This extra heat and shape bending force will hurt your fingernails until all the extra heat is dissipated and all the nerve endings are getting used to with the nail shape change.

Why do acrylic nails hurt or sore the first night?

For most people, they usually get their acrylic nails done after the end of their workdays, typically from 4:00 pm to 8:00 pm. Any pain or discomfort associated with an acrylic nail application will start a few hours later as your body is trying to either adjust or react to them. From reading all four factors above, you now understand why acrylic nails hurt the first night.

Tips on preventing acrylic nails from hurting you.

If your fingernails hurt or sore because acrylic nails as you are reading this, follow these steps, they should reduce your pains:

  • Soak your finger in cool water for 15 minutes to reduce blood flow, swelling, and pains in your fingernails.
  • Elevate your hands to slow blood flow to the affected fingers as you lay down.
  • Take some over the counter pain relief medicine before you go to bed.

And read through this so you know what to do on your next acrylic nail appointment:

No acrylic nails if your natural nails are injured:

It is best that the injured natural nails get some time to rest and heal before they are ready for acrylic nails. When? You might ask. The rule of thumb is the injured nails should stop bleeding or throbbing for at least two days.

Tell your nail technician to go easy on drilling or buffing:

Do let your nail technician beforehand that the acrylic nails hurts you the night you have them done so he or she will not over-file, drill or buff your nail surface or avoid using an electric nail drill.

Nail drills are the main cause for thinning out or cutting the natural nail surface due to its high speed, powerful device if not used properly.

It is also easy to tell if a nail technician is proficient with his/her nail drill skills.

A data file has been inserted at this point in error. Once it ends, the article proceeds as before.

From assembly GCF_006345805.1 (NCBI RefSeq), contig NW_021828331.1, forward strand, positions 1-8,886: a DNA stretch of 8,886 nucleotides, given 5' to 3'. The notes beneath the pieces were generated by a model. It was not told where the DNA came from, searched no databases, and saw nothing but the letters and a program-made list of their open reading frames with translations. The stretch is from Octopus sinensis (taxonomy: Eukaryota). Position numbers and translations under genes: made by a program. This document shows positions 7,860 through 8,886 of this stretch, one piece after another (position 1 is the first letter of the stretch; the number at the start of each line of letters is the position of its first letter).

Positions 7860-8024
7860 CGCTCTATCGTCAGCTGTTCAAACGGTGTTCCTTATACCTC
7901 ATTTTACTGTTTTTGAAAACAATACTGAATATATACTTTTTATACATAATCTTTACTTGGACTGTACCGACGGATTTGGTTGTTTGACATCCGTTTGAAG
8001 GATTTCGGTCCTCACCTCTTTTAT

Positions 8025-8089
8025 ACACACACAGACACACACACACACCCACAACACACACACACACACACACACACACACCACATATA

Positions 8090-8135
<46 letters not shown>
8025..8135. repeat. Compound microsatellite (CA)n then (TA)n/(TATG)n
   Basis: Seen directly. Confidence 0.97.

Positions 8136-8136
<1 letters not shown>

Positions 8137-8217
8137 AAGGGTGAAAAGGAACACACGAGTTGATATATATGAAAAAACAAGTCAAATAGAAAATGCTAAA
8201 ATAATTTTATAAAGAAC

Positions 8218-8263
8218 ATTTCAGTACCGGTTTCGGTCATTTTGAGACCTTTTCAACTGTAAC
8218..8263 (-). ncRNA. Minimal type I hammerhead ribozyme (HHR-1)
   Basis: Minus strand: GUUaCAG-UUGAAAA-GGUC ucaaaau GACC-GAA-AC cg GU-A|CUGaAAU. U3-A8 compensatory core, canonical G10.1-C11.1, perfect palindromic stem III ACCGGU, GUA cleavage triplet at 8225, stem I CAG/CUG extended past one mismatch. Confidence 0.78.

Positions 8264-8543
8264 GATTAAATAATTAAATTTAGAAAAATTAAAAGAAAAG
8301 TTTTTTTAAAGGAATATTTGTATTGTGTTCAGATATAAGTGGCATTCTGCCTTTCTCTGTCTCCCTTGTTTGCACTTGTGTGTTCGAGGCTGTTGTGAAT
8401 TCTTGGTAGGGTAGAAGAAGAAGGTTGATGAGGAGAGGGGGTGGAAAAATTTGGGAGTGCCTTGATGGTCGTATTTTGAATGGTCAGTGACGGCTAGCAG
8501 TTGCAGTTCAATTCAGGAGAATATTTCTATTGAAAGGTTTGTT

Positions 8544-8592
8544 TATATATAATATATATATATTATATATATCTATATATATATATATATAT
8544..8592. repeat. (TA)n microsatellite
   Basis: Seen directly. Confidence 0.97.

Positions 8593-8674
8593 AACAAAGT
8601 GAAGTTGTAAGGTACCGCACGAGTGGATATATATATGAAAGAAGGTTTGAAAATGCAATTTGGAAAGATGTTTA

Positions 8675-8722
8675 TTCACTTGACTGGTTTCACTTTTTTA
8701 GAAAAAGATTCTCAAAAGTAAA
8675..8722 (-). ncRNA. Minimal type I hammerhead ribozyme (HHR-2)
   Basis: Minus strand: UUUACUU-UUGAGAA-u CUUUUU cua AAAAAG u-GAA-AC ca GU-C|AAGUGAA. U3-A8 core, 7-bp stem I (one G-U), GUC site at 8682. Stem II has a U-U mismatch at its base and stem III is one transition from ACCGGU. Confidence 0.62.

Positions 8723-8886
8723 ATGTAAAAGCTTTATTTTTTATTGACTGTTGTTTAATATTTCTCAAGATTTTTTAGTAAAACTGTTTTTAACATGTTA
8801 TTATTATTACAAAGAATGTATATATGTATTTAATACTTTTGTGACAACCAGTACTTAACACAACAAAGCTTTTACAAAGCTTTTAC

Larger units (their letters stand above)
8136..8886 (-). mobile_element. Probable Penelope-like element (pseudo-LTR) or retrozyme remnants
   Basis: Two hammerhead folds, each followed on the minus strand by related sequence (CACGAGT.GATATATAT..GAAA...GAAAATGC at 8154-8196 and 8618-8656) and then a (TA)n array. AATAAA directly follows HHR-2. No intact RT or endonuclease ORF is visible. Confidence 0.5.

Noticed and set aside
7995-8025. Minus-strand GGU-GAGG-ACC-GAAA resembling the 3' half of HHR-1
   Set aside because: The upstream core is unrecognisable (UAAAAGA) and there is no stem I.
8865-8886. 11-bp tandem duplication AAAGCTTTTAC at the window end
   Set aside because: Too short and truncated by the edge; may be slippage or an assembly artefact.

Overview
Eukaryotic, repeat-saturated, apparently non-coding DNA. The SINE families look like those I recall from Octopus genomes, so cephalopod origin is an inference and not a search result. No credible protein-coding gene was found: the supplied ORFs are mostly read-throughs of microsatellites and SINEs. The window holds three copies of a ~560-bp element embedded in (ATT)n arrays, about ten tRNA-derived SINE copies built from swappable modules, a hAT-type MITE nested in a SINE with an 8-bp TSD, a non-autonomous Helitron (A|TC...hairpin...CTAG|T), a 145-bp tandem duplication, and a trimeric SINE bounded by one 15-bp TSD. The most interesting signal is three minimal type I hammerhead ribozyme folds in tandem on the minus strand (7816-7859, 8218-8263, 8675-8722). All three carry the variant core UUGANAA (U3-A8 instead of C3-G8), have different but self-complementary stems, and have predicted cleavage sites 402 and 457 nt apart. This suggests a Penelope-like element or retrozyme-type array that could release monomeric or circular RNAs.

If you feel uneasy with the way your nail technician is handling an electric nail drill, you can politely ask the salon manager to give you a more experienced nail tech by letting the manager know that you will have pain caused by new acrylic nails at night.

Most managers who have been in the business for a while know of this situation and will happy to replace the nail technician with a more experienced one because they know a happy customer will become a regular customer.

If the manager is unable to replace a new technician for you, chances are there are no better-skilled nail technicians in that salon and the one who works on you is the best available. You have two options:

  1. Either let the nail technician finishes the acrylic nails and endure the pain later or
  2. Leave that salon and search for a better one.

Choose your acrylic nail products:

To find out which acrylic nail product will not hurt you, the next time you get your acrylic nails done, you should ask for the brand of the product so you go through the process of elimination.

If product a hurts you, then next time you will try product b, and so on until you discover a product that does not hurt you. Since typically each salon only carries one brand that they are comfortable using. You either can buy a sample product kit and ask your nail technician to use it on you or you might have to change salon.

This is a small price for pay for getting rid of the pain or discomfort you might endure later.

Have your acrylic nails done using a technique for thin natural nails:

Two things you can do to prevent pains from happening on your thin nails:

  1. Apply a thin acrylic layer: a thin acrylic layer will create less heat and exert less force on the nails. Therefore thin nails will not be subject to too much of either one.
  2. Wear shorter lengths: longer nails will require more acrylics to make them thicker and stronger at various stress points whereas shorter nails will require much less acrylic material and therefore your nails will be subject to less heat and less bending.


Having acrylic nails done should be a fun and positive experience. Now you know what and why acrylic nails can hurt the first night after it is applied and you can use this information in this article to prevent yourself from enduring unnecessary pains.

Related article:

Your cuticles are itchy after you get your nails done? If you use any cuticle remover or softener product on your nails, this article is a must read. It describes the major causes of itchy cuticle issue that could be avoided and a simple remedy to relieve the itch at home.